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Community policing: the time is now

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For the academic year beginning in September 2016, the University of the West Indies (UWI) will be offering three certificate programs in criminology which as the name suggests is the study of criminal conduct – causation, prevention, detection, prosecution, rehabilitation – and the broad array of tools that the Caribbean governments and law enforcement communities must employ as we seek to preserve law and order within our societies. This effort on the part of UWI is to be applauded because it is undergirded by two central propositions.{{more}} The first is that the incidence of Caribbean crime is deeply rooted within the matrix of political, economic, and social processes that define Caribbean life. The second is an absolute confidence in the capacity of Caribbean people to intellectualize our crime problem and design meaningful solutions to reduce or eliminate this current scourge on so many of our communities.

One of the more powerful ideas coming out of the deeper reflections on crime prevention is the concept of community policing. As the name implies, both the police and the community must see themselves as engaged in a shared enterprise – the protection of the community.

This concept is in fact far more radical than the name suggests. For within England, the modern police force emerged in the mid to late eighteenth century as a response to the problem of maintaining law and order in urban landscapes undergoing the economic, demographic, and political transformations triggered by the Industrial Revolution. As the newly industrialized cities such as London, Manchester, and Liverpool became seething cauldrons of exploited labour, older forms of policing proved inadequate to the task of making the city a safe space for the pursuit of profit. Night watchmen disappeared – more quickly in some places than others. And they were replaced by the modern police forces granted a broad array of coercive powers to impose and maintain law and order on often recalcitrant populations.

Meanwhile, in the slave societies of the British Caribbean, the institution of slavery eliminated the need for any modern police force. After all, legally, the planter had absolute power over the slaves including the right to kill his slaves. The slave masters therefore dealt with slave rebellions or the threat of slave rebellions by creating militias and calling upon the armed forces of the colonial powers to aid them in their efforts to put down rebelling slaves. What this meant is that the truly modern police force which had emerged in England in the late eighteenth century only took root in the British Caribbean only after Emancipation (1834). Unsurprisingly, the police in the post emancipation Caribbean first thought of themselves and acted as instruments of the colonial state rather than servants of the communities whom they policed.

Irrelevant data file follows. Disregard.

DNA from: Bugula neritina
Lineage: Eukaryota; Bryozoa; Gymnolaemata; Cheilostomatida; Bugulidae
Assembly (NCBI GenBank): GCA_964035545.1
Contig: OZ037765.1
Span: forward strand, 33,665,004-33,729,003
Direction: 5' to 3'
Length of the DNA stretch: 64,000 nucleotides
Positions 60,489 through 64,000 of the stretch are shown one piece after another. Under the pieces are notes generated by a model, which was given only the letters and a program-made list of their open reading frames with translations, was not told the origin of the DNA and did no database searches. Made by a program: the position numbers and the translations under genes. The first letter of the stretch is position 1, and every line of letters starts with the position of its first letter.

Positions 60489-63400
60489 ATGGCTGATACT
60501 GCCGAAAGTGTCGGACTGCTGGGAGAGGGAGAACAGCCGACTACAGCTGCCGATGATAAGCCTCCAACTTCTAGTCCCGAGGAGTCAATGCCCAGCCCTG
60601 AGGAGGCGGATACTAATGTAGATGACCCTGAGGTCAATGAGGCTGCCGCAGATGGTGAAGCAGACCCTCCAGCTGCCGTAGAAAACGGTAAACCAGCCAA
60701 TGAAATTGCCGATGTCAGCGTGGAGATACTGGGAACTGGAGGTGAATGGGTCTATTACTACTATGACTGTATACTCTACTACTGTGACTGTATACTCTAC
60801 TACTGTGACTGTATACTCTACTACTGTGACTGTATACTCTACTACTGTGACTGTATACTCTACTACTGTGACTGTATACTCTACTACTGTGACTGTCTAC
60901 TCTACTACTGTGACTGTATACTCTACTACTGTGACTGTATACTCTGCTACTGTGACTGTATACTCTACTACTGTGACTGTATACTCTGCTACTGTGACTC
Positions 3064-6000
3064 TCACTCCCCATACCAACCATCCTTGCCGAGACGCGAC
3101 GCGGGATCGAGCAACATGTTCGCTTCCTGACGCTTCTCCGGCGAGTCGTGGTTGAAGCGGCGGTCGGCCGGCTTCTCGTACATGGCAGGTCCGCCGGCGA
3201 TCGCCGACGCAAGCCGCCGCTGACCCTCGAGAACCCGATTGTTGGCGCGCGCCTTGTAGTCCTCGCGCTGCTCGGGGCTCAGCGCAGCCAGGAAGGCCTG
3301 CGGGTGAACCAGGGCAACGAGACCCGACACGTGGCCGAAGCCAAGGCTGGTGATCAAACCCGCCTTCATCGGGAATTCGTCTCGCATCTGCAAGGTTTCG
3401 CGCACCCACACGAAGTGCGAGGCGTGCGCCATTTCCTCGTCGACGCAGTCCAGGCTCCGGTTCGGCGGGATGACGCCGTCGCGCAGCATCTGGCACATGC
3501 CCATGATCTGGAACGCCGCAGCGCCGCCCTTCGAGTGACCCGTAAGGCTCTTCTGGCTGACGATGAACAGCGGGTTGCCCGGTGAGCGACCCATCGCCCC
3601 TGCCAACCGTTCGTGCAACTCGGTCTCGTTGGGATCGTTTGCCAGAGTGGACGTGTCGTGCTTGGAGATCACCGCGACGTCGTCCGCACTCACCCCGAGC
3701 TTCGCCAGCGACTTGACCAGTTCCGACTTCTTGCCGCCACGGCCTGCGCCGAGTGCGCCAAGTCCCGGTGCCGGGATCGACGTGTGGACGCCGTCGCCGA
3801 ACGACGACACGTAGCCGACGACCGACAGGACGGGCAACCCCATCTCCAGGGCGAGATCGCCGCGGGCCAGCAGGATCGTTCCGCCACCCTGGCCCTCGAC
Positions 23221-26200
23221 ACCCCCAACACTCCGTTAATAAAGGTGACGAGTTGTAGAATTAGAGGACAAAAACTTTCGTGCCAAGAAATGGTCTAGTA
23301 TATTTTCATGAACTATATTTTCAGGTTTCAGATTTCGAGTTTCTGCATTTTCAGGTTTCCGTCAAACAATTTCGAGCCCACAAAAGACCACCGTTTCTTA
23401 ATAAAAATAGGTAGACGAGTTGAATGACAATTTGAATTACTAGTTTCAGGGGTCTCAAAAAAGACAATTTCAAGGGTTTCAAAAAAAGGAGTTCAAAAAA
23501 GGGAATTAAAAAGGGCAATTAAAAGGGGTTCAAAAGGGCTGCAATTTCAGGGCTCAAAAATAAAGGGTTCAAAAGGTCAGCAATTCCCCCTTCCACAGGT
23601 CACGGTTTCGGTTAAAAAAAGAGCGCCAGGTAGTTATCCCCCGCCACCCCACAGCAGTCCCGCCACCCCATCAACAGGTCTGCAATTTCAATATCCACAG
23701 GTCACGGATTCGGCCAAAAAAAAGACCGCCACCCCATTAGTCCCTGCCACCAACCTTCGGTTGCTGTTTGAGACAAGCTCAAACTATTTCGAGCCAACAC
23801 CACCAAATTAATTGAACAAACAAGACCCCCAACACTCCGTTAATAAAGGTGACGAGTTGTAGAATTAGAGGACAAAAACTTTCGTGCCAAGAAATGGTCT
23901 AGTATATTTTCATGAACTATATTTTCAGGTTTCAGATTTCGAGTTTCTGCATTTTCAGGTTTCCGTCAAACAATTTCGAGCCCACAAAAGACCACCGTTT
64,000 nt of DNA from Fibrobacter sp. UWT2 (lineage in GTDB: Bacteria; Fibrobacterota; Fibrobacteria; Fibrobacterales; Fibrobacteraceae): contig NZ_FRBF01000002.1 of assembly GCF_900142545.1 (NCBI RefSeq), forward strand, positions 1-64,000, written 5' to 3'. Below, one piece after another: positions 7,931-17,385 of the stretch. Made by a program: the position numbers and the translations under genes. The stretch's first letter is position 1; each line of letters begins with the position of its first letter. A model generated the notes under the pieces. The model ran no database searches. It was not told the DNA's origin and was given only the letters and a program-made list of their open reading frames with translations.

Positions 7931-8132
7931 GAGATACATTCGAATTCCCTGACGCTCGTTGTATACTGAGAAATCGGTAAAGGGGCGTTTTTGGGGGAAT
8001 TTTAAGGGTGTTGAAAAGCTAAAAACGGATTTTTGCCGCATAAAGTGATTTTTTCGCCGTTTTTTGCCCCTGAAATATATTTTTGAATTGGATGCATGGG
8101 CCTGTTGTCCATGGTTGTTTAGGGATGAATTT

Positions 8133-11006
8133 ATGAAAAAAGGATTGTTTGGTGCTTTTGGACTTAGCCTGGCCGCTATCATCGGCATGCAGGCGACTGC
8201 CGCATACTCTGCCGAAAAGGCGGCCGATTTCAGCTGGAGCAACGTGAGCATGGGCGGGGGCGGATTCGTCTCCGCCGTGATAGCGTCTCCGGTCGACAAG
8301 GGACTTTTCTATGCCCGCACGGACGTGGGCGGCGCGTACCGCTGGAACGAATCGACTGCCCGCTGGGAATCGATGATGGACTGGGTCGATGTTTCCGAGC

For most of the twentieth century, police forces in the Caribbean and elsewhere have found it difficult to transform themselves from billeted troops keeping a civilian population at bay to genuine guardians of the people whom they swear to protect and serve. In some countries the culture of violence within the police force has been intergenerational, deeply intractable, and often ignored by politicians and senior leadership within the police force. The Royal St Vincent and the Grenadines Police Force (RSVGPF) has not been immune to this disease of police violence. Indeed, SEARCHLIGHT reported in this week’s Midweek edition that a retired Commissioner admits to the fact that some Vincentian police officers have beaten civilians in contravention of the law and completely outside the principles embedded within police training manuals.

This deeply offensive and illegal behaviour by some police officers raises fundamental questions about the quality of training our police receive. It is not enough to have training manuals which proscribe illegal conduct by the police. This must be made manifest in the daily operations of the police. Police who violate their oath must be punished and be seen to have been punished. For at this moment in Vincentian history the stakes in play here have never been higher. Criminals today pose a threat to Vincentian life in a manner that is without precedent. People have been shot and killed in public places. Businesses have been robbed at gunpoint in a manner that has sent ripples of fear across broad sectors of our population. The need for a professional respected police force has never been greater.

It is in this regard that the concept of community policing is particularly vital. To embed police within the communities they serve offer a suite of benefits. The presence of uniformed police regularly patrolling high crime areas is in and of itself a deterrent to crime. That is a well established fact and the police leaders in SVG must design a patrol system that reflects this principle. Modern police forces are also desperately dependent on receiving critical information on crime and criminals. This can only happen in an environment where the communities trust the police. Moreover in communities like Rose Place, there is a desperate need to have police officers who either live or have lived in such communities. Such police would provide fountains of knowledge critical to the task of reducing crime and arresting criminals. Moreover the presence of a uniformed police officer heading to work in the morning and returning from work on evenings sends a powerful message to these communities that the police belong to the community.

Right now, for example, there is not a single police officer who lives within Rose Place. The time for community policing is now.

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